State legislators should pass a bill to help struggling renters stay in their current homes.
SEATTLE is not the only city in the Puget Sound area experiencing soaring rents and a shortage of affordable housing. This is a regional trend that state senators were trying to remedy last week by passing a pragmatic bill to encourage more landlords to engage in finding solutions.
While a recent influx of jobs is welcome, the reality is everyone is not earning white-collar wages. Many people’s incomes are not exactly keeping up with the increased cost of living. So when working-class families must spend more than 30 percent of their take-home pay on housing, it means they are less likely to afford other basic needs.
A 2015 study by the state Affordable Housing Advisory Board estimates that 15 percent, or more than 390,000 households in Washington state are “severely cost-burdened.” In other words, they are on the verge of homelessness.
Sponsored by state Sen. Joe Fain, R-Auburn, SSSB 6239 now heads to the House, where members should pass it without delay. The legislation would allow any city or county government in Washington to adopt a property-tax exemption program that aims to preserve existing housing for the lowest-income households.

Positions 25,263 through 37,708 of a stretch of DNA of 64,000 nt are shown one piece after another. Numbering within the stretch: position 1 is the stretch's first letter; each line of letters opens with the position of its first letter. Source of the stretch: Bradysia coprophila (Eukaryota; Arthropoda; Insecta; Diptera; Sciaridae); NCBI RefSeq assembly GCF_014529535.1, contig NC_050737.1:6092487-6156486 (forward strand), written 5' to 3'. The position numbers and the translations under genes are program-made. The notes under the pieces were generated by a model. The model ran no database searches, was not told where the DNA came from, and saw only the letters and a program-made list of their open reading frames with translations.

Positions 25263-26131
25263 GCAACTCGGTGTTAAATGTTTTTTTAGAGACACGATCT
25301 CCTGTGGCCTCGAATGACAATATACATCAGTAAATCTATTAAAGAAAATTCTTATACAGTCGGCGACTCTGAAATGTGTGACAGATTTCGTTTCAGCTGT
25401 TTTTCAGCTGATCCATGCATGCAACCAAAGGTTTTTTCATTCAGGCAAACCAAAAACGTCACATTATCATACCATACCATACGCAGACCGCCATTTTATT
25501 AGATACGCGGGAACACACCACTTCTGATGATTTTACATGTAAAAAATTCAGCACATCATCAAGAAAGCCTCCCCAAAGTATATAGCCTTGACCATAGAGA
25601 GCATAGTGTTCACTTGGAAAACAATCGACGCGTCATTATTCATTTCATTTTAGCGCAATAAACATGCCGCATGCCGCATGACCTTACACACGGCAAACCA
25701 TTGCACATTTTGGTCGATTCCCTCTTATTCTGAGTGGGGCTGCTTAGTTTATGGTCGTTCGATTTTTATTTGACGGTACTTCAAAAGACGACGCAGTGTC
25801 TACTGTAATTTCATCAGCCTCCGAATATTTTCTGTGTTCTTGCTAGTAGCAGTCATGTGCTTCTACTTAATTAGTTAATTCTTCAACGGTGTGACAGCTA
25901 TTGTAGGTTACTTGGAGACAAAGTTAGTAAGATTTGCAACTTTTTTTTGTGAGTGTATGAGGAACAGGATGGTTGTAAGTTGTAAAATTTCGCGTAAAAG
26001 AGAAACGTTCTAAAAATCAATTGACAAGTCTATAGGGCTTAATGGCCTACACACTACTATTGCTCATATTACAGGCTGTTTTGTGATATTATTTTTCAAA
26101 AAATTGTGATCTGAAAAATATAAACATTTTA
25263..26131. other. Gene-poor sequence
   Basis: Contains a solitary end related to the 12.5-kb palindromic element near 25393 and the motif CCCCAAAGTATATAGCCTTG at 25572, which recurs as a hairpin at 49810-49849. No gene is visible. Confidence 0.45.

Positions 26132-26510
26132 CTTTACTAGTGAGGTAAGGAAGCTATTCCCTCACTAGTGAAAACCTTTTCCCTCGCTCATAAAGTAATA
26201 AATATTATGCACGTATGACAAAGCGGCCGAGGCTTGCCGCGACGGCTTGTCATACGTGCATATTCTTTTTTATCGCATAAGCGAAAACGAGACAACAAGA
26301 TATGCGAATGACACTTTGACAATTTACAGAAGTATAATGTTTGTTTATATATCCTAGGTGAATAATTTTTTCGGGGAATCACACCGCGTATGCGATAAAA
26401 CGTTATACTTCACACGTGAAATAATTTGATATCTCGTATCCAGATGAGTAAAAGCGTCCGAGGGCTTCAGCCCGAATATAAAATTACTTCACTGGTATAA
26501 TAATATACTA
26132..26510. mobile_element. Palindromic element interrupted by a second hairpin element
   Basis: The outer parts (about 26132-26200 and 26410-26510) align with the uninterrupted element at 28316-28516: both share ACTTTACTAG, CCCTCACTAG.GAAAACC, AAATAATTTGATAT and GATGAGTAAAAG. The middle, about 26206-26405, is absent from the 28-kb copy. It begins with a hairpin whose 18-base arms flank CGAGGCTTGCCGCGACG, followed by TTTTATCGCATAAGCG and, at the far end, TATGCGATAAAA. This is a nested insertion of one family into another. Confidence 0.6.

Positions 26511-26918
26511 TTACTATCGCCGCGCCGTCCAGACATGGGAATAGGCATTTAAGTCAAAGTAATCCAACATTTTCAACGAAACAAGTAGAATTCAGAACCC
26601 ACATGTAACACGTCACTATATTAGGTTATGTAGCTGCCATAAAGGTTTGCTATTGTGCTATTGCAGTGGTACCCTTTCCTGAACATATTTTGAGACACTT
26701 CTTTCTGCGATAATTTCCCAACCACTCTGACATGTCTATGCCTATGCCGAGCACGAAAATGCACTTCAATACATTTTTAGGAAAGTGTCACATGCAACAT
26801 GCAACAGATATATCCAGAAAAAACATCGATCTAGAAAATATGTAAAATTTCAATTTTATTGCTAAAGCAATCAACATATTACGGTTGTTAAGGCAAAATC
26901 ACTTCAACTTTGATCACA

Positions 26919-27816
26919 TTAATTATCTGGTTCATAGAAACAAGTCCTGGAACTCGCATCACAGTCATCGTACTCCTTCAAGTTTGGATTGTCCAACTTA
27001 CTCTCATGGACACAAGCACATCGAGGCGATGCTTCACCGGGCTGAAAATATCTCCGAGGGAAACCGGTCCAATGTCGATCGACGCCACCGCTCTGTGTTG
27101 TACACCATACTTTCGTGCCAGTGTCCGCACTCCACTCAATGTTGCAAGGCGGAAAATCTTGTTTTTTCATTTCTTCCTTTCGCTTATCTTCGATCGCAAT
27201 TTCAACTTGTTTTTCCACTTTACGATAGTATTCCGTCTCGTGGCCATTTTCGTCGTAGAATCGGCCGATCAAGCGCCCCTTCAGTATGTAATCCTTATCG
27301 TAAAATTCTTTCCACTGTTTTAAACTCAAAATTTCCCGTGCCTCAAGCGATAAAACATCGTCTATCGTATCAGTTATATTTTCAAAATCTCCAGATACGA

- SeaTac ordered to pay $18 million to couple it cheated in secret land grab
- 50 years later, Bob Dylan's motorcycle crash remains mysterious
- Seahawks QB Russell Wilson featured in new Costacos Brothers poster
- Live from DNC: President Obama: 'Hillary is ready' WATCH
- ‘Boys in the Boat’ is now a PBS documentary, to air Aug. 2
Most Read Stories
Landlords could apply for a 15-year exemption if their properties meet a minimum set of requirements and they set aside at least 25 percent of units at affordable prices.
The property-tax break is generous, but the bill gives local governments the flexibility to increase the affordable unit threshold and to adjust income requirements.
SSSB 6239 has bipartisan support in the Senate and from city leaders throughout King County. The bill is inspired by one of the 65 ideas presented in the city of Seattle’s 2015 Housing Affordability and Livability Agenda.
It’s a good policy that incentivizes landlords to help renters stay in existing homes while additional buildings are constructed and the region pursues other solutions.